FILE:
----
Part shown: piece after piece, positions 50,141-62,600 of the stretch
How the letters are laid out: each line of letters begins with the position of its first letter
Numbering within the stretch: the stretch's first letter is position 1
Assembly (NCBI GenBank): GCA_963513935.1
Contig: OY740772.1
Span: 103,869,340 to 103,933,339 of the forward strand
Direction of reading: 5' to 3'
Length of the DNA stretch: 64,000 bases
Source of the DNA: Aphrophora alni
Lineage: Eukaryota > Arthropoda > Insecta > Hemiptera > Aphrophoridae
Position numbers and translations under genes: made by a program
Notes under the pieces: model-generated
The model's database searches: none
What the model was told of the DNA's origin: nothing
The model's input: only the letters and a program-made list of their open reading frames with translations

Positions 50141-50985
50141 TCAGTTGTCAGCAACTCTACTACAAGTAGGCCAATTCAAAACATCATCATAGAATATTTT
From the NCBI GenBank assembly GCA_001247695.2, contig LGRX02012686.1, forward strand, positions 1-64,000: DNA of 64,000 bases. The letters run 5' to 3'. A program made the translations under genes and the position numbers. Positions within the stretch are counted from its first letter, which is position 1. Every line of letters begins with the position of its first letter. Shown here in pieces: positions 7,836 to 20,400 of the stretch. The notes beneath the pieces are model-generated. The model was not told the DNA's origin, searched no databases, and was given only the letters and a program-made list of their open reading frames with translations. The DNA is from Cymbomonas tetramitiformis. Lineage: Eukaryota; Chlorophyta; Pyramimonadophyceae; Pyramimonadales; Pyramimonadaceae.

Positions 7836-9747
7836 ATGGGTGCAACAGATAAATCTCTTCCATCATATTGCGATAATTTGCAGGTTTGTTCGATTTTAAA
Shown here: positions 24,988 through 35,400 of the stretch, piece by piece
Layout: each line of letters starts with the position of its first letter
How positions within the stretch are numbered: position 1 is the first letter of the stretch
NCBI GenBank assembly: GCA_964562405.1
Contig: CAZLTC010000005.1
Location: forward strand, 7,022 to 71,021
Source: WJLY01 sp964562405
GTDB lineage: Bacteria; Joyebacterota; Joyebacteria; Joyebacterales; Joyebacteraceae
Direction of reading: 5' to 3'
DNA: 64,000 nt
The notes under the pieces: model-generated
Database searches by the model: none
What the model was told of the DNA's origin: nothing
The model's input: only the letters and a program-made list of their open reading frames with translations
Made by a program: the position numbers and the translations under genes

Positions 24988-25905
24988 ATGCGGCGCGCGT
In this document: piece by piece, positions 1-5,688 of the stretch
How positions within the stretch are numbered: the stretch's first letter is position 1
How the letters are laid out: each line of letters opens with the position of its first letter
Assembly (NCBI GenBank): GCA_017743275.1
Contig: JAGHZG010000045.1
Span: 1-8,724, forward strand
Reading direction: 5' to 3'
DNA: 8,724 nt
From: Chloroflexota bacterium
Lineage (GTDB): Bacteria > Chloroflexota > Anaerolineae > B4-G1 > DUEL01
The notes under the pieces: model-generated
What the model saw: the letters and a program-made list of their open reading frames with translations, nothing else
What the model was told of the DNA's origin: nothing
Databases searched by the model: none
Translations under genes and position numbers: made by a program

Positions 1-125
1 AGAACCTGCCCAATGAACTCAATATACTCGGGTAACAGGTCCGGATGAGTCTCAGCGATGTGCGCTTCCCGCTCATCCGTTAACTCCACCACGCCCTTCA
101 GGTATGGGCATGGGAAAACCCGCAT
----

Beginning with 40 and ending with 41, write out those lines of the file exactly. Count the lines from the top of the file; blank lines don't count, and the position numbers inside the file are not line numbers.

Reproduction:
How the letters are laid out: each line of letters opens with the position of its first letter
Assembly (NCBI GenBank): GCA_017743275.1